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3 Common Pitfalls to Achieving Our Goals (and how to avoid them)

What's the best way to achieve a goal? Is it rock-solid willpower, a rigid schedule, a support pal or group? We turned to women's leadership and well-being expert Tara Sophia Mohr to shed some light on the issue. It turns out it's the goal itself that can make or break success.

Natural Vitality Living: Why, once you're an adult, is change so, so hard?

Tara Sophia Mohr: Actually, I don't think change is so, so hard. Change is our natural state of being—we are always evolving, shifting and transforming in some area of our lives. Change is possible and natural.

But sometimes we approach change unskillfully. Then it becomes very difficult, and we often fail at making the changes we desire.

NVL: Can you name three common pitfalls we encounter when working to reach a goal?

TSM: Yes.

  1. The first pitfall is that we set the wrong goals! We set goals that come from comparing ourselves to others or from our ego's fantasy about how we'd be happier, more lovable, if we only achieved X. But the ego is always wrong about that. The key is to set a goal that has to do with becoming more of who you really are, a goal that has to do with living your core values and following your heart's authentic dreams—not your ego's fantasies. There are some clues on how to tell the difference below.
  2. The second pitfall is going at it alone. Seek out people who can serve as sources of accountability for you. Find champions who believe in your ability to achieve the goal and who cheer you on.
  3. The third pitfall is believing that willpower or self-discipline is your key to success. The truth is, what it takes to achieve a goal that brings sustainable fulfillment is not that mysterious element of "self-discipline," but rather (1) choosing a goal that comes from your core, deeper self'not your ego; and (2) putting in place supports and practices that make it doable for you to achieve the goal. It's about giving yourself an awesome comprehensive, supportive plan.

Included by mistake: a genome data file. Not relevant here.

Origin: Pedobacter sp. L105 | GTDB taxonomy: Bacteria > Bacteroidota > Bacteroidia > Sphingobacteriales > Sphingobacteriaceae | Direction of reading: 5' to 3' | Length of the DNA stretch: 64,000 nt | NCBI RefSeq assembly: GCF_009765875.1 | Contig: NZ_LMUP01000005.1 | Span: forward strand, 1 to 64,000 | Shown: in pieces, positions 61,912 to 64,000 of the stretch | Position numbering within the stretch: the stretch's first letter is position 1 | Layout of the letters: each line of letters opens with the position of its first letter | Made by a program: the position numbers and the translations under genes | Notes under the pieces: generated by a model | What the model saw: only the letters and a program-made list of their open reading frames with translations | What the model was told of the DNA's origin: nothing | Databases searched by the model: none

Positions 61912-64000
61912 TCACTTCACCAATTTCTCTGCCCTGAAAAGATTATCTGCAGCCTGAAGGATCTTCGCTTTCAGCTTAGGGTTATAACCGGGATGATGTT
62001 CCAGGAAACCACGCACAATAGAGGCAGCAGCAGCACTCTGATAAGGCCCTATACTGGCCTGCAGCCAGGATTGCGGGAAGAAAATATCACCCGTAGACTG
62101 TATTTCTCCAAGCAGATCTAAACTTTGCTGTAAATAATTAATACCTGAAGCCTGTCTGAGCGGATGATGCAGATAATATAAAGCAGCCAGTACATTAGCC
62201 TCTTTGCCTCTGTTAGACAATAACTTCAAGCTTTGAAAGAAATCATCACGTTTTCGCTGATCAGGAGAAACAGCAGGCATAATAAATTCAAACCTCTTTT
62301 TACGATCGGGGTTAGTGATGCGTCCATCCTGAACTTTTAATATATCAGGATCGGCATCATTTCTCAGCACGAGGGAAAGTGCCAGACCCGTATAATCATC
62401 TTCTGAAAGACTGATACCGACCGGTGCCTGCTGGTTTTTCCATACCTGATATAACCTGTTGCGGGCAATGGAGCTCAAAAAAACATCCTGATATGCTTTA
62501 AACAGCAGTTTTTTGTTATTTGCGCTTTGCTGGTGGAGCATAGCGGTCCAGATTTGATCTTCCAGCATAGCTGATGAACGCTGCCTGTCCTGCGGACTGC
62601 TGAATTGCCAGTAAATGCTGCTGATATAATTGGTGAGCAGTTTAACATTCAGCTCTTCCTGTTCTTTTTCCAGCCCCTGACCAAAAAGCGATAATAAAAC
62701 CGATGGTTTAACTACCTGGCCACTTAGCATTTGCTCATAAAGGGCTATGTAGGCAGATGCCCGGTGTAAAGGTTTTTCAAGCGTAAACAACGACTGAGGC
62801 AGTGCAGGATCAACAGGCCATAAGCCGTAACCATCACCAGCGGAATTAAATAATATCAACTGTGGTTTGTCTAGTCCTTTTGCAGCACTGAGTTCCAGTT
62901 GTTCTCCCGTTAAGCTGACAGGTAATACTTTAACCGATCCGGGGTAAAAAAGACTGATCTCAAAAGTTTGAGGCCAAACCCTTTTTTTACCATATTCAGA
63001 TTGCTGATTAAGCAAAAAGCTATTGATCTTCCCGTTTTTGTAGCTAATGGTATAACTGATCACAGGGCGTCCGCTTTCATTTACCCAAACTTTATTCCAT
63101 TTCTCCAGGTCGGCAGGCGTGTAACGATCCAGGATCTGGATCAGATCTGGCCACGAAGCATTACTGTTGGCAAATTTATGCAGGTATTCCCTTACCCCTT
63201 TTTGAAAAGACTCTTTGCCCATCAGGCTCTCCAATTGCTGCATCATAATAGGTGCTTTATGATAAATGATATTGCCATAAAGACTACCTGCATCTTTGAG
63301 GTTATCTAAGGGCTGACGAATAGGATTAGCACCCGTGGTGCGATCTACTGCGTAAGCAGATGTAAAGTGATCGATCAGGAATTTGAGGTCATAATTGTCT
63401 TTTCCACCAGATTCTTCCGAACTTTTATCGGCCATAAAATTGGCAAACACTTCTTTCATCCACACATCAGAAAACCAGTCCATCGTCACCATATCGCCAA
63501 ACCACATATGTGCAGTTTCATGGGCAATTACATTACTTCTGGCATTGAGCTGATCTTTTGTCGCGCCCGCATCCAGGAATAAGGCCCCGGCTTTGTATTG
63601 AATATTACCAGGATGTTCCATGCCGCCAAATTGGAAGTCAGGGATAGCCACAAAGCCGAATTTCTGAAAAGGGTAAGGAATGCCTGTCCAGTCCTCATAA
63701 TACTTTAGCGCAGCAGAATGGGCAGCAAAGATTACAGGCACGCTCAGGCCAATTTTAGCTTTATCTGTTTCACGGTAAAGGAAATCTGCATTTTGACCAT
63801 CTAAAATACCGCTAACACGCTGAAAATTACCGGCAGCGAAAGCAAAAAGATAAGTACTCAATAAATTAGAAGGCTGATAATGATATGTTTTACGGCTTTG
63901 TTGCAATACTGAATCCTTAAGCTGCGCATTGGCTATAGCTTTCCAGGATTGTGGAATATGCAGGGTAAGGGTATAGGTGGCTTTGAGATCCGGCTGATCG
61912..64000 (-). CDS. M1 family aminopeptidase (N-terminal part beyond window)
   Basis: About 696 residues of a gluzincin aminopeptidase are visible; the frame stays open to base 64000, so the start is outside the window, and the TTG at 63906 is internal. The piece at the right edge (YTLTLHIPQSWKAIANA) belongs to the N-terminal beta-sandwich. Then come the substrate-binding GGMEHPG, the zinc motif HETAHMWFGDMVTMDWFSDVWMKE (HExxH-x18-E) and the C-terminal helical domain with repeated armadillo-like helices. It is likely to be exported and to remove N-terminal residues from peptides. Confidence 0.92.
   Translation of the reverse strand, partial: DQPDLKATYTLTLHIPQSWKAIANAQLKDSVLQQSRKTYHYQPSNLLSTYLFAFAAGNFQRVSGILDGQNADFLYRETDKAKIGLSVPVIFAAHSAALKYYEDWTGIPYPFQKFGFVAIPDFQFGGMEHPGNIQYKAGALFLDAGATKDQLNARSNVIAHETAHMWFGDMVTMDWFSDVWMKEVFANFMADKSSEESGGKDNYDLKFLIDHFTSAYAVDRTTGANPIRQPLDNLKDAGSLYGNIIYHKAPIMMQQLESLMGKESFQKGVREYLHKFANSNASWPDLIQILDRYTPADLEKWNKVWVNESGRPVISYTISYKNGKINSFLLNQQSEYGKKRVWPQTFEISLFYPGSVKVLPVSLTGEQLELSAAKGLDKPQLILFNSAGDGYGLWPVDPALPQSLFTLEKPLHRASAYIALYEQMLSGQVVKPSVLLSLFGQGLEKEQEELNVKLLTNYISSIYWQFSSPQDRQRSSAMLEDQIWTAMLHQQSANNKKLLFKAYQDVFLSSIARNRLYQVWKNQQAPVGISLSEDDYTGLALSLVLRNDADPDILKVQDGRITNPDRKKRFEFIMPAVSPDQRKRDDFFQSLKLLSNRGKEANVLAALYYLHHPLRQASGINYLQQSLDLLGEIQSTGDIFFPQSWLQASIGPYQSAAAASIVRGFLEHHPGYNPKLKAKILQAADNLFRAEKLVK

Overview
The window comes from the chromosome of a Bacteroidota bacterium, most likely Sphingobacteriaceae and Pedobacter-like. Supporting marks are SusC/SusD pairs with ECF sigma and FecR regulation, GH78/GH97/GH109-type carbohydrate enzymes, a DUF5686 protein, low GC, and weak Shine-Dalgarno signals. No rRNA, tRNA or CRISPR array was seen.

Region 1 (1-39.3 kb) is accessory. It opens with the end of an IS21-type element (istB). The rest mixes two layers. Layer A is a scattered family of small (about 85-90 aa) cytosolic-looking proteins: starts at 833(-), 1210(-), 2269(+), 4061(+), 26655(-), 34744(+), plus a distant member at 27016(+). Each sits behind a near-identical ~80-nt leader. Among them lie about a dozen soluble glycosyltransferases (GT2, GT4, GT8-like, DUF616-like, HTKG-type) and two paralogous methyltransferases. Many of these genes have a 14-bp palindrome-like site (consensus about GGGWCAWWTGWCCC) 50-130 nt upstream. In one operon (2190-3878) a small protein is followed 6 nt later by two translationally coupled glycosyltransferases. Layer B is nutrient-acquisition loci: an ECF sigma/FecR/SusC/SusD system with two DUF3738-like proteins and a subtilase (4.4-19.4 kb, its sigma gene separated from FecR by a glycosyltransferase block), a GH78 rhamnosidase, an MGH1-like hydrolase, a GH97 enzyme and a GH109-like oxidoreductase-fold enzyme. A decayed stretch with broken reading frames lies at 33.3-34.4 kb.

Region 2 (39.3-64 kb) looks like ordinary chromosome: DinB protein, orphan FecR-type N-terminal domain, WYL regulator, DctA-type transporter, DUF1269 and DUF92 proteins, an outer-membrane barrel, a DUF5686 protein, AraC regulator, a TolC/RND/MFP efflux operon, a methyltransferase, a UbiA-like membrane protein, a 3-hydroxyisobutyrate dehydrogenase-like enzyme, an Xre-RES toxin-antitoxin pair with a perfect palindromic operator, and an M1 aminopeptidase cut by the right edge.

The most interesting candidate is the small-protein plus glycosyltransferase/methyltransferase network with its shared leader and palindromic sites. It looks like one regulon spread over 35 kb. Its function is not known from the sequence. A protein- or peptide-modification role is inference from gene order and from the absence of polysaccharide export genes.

NVL: What constitutes a reasonable goal? Are there guidelines?

TSM: The right kind of goal stems from who you really are. It's about your callings, your values, and your true fulfillment. I call that kind of goal a "gift-goal" because pursuing it doesn't feel like a "should." It feels like giving yourself a big gift. Here are some qualities of gift-goals:

    • Gift-goals feel as meaningful to pursue as to achieve. What goals are so connected to who you are, so reflective of your values and aligned with what gives you joy, that the journey would be as sweet as the destination?

    • Gift-goals reflect your voice, not others'. They aren't from your society, culture, company, friends or family. They aren't about pleasing other people. They aren't about "shoulds" or "have tos." They are about what you really want.

    • Gift-goals leave room for imperfection. Often, fear-based goals and the plans we create to achieve them don't allow for the messiness of life, for our human imperfection, for ups and downs.

    • They feel good (and often scary!). Gift-goals feel exhilarating, expansive and resonant. They make you smile. They get the adrenaline flowing.

    • They pull you. Sometimes we feel like we are pushing toward our goals. A gift-goal feels different: it has a magnetic pull on you.

NVL: You tell women to do things that make them "gasp." What do you mean by that?

TSM: That today is the day to do the things that reflect your big aspirations for your life AND that get your adrenaline flowing because they take you out of your comfort zone. Do the things that make you gasp and gulp and make your inner critic say, "What, me? Do that today? Take that leap? E-mail that industry leader? Publish that provocative and honest blog post I wrote? Pitch that investor?" Go for your gasps. Now.

With an MBA from Stanford University and her undergraduate degree in English literature from Yale, Tara Sophia Mohr takes a unique approach that blends inner work with practical skills training, and weaves together both intellectual rigor and intuitive wisdom. Mohr has been featured on The Today Show and, and in USA Today, Ode Magazine and Forbes, as well as numerous other media outlets. Visit to learn more.